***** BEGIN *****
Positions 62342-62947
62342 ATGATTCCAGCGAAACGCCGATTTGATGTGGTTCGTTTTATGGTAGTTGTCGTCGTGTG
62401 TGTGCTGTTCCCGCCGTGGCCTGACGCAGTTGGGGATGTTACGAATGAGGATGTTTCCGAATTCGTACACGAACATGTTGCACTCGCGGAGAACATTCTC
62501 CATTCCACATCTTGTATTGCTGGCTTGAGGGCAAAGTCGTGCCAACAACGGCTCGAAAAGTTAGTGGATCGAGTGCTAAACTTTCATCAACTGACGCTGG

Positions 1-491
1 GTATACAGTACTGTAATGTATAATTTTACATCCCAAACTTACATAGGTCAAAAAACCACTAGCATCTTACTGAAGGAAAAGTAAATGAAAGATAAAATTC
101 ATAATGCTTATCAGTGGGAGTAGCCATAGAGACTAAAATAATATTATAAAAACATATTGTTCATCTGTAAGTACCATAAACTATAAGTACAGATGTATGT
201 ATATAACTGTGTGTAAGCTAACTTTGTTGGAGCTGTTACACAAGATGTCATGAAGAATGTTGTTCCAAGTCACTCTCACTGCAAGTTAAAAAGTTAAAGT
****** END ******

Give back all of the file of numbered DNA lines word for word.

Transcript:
Positions 62342-62947
62342 ATGATTCCAGCGAAACGCCGATTTGATGTGGTTCGTTTTATGGTAGTTGTCGTCGTGTG
62401 TGTGCTGTTCCCGCCGTGGCCTGACGCAGTTGGGGATGTTACGAATGAGGATGTTTCCGAATTCGTACACGAACATGTTGCACTCGCGGAGAACATTCTC
62501 CATTCCACATCTTGTATTGCTGGCTTGAGGGCAAAGTCGTGCCAACAACGGCTCGAAAAGTTAGTGGATCGAGTGCTAAACTTTCATCAACTGACGCTGG

Positions 1-491
1 GTATACAGTACTGTAATGTATAATTTTACATCCCAAACTTACATAGGTCAAAAAACCACTAGCATCTTACTGAAGGAAAAGTAAATGAAAGATAAAATTC
101 ATAATGCTTATCAGTGGGAGTAGCCATAGAGACTAAAATAATATTATAAAAACATATTGTTCATCTGTAAGTACCATAAACTATAAGTACAGATGTATGT
201 ATATAACTGTGTGTAAGCTAACTTTGTTGGAGCTGTTACACAAGATGTCATGAAGAATGTTGTTCCAAGTCACTCTCACTGCAAGTTAAAAAGTTAAAGT